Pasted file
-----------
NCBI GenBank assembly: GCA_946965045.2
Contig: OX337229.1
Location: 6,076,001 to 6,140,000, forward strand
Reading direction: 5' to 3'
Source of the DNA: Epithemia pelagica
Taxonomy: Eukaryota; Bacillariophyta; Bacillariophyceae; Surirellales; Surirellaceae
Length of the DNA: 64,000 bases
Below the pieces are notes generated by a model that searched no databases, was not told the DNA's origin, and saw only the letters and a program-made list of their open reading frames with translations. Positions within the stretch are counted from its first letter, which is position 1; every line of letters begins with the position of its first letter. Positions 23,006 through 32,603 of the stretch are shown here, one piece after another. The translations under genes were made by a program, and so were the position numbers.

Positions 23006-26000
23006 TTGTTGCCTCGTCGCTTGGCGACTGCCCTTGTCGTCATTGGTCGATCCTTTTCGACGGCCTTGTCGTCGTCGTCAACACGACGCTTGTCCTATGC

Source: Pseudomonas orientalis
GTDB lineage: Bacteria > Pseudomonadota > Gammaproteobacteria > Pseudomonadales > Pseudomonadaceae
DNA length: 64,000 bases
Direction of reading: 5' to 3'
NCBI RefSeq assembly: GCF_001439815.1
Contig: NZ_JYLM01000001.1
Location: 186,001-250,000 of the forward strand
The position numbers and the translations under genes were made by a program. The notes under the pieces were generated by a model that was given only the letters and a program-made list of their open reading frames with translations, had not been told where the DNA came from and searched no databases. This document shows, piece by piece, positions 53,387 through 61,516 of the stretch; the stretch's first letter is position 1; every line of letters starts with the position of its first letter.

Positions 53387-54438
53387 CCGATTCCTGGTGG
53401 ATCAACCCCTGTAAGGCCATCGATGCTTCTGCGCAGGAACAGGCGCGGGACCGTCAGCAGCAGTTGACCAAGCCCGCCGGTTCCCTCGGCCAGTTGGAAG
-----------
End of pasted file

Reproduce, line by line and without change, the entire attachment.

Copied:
NCBI GenBank assembly: GCA_946965045.2
Contig: OX337229.1
Location: 6,076,001 to 6,140,000, forward strand
Reading direction: 5' to 3'
Source of the DNA: Epithemia pelagica
Taxonomy: Eukaryota; Bacillariophyta; Bacillariophyceae; Surirellales; Surirellaceae
Length of the DNA: 64,000 bases
Below the pieces are notes generated by a model that searched no databases, was not told the DNA's origin, and saw only the letters and a program-made list of their open reading frames with translations. Positions within the stretch are counted from its first letter, which is position 1; every line of letters begins with the position of its first letter. Positions 23,006 through 32,603 of the stretch are shown here, one piece after another. The translations under genes were made by a program, and so were the position numbers.

Positions 23006-26000
23006 TTGTTGCCTCGTCGCTTGGCGACTGCCCTTGTCGTCATTGGTCGATCCTTTTCGACGGCCTTGTCGTCGTCGTCAACACGACGCTTGTCCTATGC

Source: Pseudomonas orientalis
GTDB lineage: Bacteria > Pseudomonadota > Gammaproteobacteria > Pseudomonadales > Pseudomonadaceae
DNA length: 64,000 bases
Direction of reading: 5' to 3'
NCBI RefSeq assembly: GCF_001439815.1
Contig: NZ_JYLM01000001.1
Location: 186,001-250,000 of the forward strand
The position numbers and the translations under genes were made by a program. The notes under the pieces were generated by a model that was given only the letters and a program-made list of their open reading frames with translations, had not been told where the DNA came from and searched no databases. This document shows, piece by piece, positions 53,387 through 61,516 of the stretch; the stretch's first letter is position 1; every line of letters starts with the position of its first letter.

Positions 53387-54438
53387 CCGATTCCTGGTGG
53401 ATCAACCCCTGTAAGGCCATCGATGCTTCTGCGCAGGAACAGGCGCGGGACCGTCAGCAGCAGTTGACCAAGCCCGCCGGTTCCCTCGGCCAGTTGGAAG